• Welcome to the Chronicle Forums.
    Please complete your profile. The forums and the rest of www.chronofhorse.com has single sign-in, so your log in information for one will automatically work for the other. Disclaimer: The opinions expressed here are the views of the individual and do not necessarily reflect the views and opinions of The Chronicle of the Horse.

Announcement

Collapse
1 of 2 < >

Update to Forum Rules: Criminal Allegations

In our continuing effort to provide an avenue for individuals to voice their opinions and experiences, we have recently reviewed and updated our forum policies. Generally, we have allowed users to share their positive or negative experiences with or opinions of companies, products, trainers, etc. within the industry, and that is not changing.

When it came to overt criminal allegations, however, those discussions have in the past needed to stem from a report by a reputable news source or action by law enforcement or the legal system.

We are now expanding our policies to allow posters to share their own first-hand experiences involving overt criminal allegations, such as animal abuse or neglect, theft, etc., but only if they publicly provide their full first and last name along with the post. We still will not allow anonymous postings alleging criminal activity.

So, a user may now make a specific claim against a named individual or company, but it must be a FIRST-HAND account, and they have to IDENTIFY THEMSELVES. Users have always been legally responsible for their posts, and nothing has changed there, but we want to loosen the reins a bit and further allow the free flow of discussion and information relevant to the horse community.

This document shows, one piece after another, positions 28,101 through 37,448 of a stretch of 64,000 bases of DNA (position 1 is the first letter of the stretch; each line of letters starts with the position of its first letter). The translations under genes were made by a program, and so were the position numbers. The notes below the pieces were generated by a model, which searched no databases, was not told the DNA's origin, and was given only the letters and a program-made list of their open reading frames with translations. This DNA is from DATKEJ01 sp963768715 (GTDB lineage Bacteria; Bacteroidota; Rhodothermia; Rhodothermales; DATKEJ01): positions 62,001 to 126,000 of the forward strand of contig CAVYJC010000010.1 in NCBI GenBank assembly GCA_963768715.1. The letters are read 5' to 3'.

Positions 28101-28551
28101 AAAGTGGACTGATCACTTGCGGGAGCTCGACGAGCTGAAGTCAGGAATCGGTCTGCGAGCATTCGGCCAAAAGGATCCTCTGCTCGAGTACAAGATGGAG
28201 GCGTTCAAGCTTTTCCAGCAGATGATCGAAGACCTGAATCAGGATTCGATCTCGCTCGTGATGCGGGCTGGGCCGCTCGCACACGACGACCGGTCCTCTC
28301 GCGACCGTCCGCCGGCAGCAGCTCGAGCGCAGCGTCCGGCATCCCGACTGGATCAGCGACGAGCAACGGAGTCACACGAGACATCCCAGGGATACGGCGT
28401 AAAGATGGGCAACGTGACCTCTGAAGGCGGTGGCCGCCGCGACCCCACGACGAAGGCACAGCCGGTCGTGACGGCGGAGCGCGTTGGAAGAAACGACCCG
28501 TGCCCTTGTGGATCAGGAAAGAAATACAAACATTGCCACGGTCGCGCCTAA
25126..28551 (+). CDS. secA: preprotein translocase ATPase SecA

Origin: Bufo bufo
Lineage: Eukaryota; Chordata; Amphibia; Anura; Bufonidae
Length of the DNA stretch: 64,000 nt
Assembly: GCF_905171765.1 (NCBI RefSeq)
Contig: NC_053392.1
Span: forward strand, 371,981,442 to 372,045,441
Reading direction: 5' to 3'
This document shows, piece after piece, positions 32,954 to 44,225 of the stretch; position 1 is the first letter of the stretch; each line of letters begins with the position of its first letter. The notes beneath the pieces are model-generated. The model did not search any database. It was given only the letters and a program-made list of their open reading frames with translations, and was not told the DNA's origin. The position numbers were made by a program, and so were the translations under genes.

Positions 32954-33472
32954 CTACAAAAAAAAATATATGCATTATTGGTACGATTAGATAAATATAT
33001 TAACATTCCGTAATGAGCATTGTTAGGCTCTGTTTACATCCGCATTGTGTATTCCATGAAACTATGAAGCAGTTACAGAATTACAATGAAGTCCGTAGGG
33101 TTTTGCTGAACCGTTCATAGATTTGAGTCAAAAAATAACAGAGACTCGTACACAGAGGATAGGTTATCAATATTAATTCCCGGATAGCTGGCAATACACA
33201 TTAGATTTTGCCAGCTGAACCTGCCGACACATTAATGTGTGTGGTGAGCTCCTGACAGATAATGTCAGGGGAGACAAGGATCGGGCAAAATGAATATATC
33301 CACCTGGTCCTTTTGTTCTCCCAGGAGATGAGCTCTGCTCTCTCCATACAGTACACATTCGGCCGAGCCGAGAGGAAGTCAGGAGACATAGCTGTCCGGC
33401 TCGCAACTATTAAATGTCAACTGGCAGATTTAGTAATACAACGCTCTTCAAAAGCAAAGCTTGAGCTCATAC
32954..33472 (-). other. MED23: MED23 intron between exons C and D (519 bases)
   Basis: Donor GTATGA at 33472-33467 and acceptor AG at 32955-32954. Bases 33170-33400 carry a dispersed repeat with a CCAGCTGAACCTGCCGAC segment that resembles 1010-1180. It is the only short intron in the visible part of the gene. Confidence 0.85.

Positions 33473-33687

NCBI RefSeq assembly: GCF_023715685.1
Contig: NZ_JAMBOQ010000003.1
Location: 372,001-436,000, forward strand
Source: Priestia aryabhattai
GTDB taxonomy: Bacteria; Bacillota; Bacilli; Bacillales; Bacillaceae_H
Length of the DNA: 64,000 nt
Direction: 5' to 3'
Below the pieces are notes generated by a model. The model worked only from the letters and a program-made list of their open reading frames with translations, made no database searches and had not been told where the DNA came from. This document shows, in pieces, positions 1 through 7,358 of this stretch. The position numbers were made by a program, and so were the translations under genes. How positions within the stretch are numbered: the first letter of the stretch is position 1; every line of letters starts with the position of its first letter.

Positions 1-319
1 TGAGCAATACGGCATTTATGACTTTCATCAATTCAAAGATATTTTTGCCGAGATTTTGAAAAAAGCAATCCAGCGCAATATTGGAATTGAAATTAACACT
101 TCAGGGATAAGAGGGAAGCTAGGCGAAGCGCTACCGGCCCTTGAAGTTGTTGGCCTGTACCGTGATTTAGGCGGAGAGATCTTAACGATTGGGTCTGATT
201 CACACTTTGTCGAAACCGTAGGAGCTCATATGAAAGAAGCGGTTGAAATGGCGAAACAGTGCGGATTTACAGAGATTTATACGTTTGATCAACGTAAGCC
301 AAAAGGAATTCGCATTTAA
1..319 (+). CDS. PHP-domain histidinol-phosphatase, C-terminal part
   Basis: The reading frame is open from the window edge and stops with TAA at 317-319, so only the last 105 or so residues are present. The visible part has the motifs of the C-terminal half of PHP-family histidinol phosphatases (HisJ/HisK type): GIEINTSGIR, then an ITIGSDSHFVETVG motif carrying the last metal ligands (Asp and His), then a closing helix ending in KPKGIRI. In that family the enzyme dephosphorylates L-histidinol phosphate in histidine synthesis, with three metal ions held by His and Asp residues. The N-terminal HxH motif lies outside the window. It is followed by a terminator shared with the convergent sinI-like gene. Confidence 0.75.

We are not providing a free-for-all of anonymous rumor-mongering. As enduring advocates for the welfare of the horse, we want to provide a forum for those willing to sign their name and shine a light on issues of concern to them in the industry.

The full revised rules are posted at the top of each forum for reference.
2 of 2 < >

Forum rules and no-advertising policy

As a participant on this forum, it is your responsibility to know and follow our rules. Please read this message in its entirety.

Board Rules

1. You’re responsible for what you say.
As outlined in Section 230 of the Communications Decency Act, The Chronicle of the Horse and its affiliates, as well Jelsoft Enterprises Ltd., the developers of vBulletin, are not legally responsible for statements made in the Forums.

This is a public forum viewed by a wide spectrum of people, so please be mindful of what you say and who might be reading it—details of personal disputes may be better handled privately. While posters are legally responsible for their statements, the moderators may in their discretion remove or edit posts, though are not legally obligated to do so, regardless of content.

Users have the ability to modify or delete their own messages after posting. Moderators generally will not delete posts, threads or accounts unless they have been alerted and have determined that a post, thread or user has violated the Forums’ policies. Moderators do not regularly independently monitor the Forums for such violations.

Profanity, outright vulgarity, blatant personal insults or otherwise inappropriate statements will not be tolerated and will be dealt with at the discretion of the moderators.

Users may provide their positive or negative experiences with or opinions of companies, products, individuals, etc.; however, accounts involving allegations of criminal behavior against named individuals or companies MUST be first-hand accounts and may NOT be made anonymously.

If a situation has been reported upon by a reputable news source or addressed by law enforcement or the legal system it is open for discussion, but if an individual wants to make their own claims of criminal behavior against a named party in the course of that discussion, they too must identify themselves by first and last name and the account must be first-person.